Dallas Cowboys can’t lose sight of what really caused 6-10 debacle

Matthew Emmons-USA TODAY Sports
Matthew Emmons-USA TODAY Sports /

One item stands out above all the others as the main reason the Dallas Cowboys underachieved

The Dallas Cowboys 2020 season was an unmitigated disaster by all accounts. The Cowboys were built to compete for a title. Instead, the only thing they competed for in December was a top-10 draft pick.

While many things contributed to the Dallas Cowboys 6-10 season, one item stands out above all others: the injuries.

This isn’t to excuse-make or even say the Dallas Cowboys would be playing right now if they hadn’t have had so many injuries. It’s just to apply weight to the things that went wrong for the franchise in 2020.

Team 40-burger (the moniker given to Dallas’ offense-first strategy this season and the number of points expected per week) was built on scoring truck loads of points with their deadly passing attack and preserving wins with their ground game. And the backbone of that strategy was the offensive line.

But because of injury, that backbone became a legit weakness before the season even kicked off. Starting RT and last season’s best O-lineman, La’el Collins, was lost for season and never even made it to Week 1.

Tyron Smith, Dallas’ All-Pro left tackle would soon follow, only playing in two of Dallas’ 16 games. To make matters worse, the Cowboys swing tackle, Cameron Erving, was out most of the season, leaving tackle duties to an undrafted rookie and an inexperienced undrafted second year player.

The dominos would continue to fall on the O-line with only one starter making it through the season unscathed.

Making matters worse were injuries to the Dallas Cowboys top defensive tackle, Gerald McCoy (never played a game), a Week 1 injury to LB Leighton Vander Esch, and early injuries to CBs Anthony Brown and Chidobe Awuzie. The defense, which was never expected to be good, was suddenly a massive liability and historically bad. And the offense, ravaged by injury, now needed “40-burgers” to just keep up, let alone win games.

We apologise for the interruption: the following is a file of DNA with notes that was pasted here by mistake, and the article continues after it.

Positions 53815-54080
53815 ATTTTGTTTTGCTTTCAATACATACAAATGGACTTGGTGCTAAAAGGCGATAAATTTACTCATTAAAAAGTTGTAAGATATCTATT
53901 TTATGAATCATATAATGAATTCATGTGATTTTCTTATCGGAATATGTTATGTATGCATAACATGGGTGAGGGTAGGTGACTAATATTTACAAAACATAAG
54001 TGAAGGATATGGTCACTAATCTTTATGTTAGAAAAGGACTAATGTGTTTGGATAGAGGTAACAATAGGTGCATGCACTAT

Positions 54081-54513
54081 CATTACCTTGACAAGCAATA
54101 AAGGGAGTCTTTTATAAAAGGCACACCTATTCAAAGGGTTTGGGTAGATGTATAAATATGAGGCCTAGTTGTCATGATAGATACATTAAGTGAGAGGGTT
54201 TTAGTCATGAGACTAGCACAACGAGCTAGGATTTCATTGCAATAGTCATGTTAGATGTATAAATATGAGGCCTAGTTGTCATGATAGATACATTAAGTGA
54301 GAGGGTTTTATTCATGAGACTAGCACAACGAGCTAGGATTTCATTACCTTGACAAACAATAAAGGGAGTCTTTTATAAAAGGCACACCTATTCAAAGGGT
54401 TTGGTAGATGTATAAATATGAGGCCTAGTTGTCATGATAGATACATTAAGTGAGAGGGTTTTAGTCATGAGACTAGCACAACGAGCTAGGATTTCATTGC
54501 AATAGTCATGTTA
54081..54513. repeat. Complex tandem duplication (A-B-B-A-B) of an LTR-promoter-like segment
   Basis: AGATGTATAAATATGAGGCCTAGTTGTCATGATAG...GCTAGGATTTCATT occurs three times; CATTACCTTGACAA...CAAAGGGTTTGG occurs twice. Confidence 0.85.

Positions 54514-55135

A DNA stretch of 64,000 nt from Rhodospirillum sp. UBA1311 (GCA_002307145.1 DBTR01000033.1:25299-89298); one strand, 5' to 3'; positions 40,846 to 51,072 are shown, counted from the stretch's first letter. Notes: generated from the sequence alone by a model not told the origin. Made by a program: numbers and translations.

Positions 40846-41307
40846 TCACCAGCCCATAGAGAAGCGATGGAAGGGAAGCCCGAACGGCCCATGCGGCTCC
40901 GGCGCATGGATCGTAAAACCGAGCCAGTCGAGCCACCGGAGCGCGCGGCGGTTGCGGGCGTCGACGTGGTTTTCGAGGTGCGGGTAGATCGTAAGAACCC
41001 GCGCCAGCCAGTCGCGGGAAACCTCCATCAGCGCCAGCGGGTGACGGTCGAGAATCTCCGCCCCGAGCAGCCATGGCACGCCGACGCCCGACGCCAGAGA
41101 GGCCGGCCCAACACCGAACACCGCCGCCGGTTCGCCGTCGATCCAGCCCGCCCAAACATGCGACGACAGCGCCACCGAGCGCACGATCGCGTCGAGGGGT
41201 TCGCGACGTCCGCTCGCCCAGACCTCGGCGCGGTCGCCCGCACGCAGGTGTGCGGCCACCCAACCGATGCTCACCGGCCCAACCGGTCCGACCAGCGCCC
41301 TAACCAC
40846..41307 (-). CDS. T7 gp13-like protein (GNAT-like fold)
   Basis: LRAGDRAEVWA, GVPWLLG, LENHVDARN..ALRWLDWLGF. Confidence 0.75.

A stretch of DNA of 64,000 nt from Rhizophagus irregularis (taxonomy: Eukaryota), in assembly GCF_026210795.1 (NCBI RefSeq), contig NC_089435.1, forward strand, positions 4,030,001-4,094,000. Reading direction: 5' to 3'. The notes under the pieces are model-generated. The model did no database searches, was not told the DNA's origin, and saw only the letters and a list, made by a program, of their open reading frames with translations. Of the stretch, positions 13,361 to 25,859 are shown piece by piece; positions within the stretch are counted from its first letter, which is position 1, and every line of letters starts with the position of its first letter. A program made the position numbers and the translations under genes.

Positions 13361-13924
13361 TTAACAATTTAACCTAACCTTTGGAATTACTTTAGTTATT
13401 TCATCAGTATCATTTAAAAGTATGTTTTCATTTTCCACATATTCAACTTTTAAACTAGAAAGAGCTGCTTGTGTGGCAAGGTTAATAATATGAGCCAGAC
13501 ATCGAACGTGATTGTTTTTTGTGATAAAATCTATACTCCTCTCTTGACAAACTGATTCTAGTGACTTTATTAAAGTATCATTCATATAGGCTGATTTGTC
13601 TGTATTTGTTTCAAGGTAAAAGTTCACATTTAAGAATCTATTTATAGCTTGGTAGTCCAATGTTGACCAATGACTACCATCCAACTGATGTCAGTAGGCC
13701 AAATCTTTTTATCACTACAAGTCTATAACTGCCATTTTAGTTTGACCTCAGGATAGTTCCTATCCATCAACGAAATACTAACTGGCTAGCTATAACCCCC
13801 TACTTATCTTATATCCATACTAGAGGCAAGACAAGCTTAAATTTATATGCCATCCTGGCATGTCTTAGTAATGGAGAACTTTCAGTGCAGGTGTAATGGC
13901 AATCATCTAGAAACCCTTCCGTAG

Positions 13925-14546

The loss of the team’s most important player, Dak Prescott, provided the nail in the coffin to Dallas’ 40-burger strategy. The team couldn’t afford their offense to slip into “good” territory. It needed to be nothing short of great. Injures on defense made it so. Sadly the injuries on offense made that impossible to achieve.

What’s the point? What’s the takeaway?

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That this Dallas Cowboys team is far from your usual 6-10 football club. The offensive line was a disaster but it doesn’t require a rebuild. All it needs is to get healthy. If that’s not possible, then further investment will be needed, but that remains to be seen and only the Dallas Cowboys medical staff knows the odds.

Simply being healthy catapults the Cowboys back into the playoff picture again. They still need to address the DT position, they still need to make sure their defensive scheme is compatible with their defensive personnel. They still need to improve ball security and still need to work on their red zone offense.

In other words, there’s plenty to work on before this team can reach it’s full potential in 2021. But the No. 1 thing that hurt them last year was some major injuries to the team’s most important players..

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The COVID-19 pandemic, a new coaching staff, and a cancelled preseason all impacted the Dallas Cowboys this season, but not as much as the injuries. The Dallas Cowboys aren’t as far from their goal as their record indicates.

  • Published on 01/11/2021 at 12:01 PM
  • Last updated at 01/11/2021 at 10:00 AM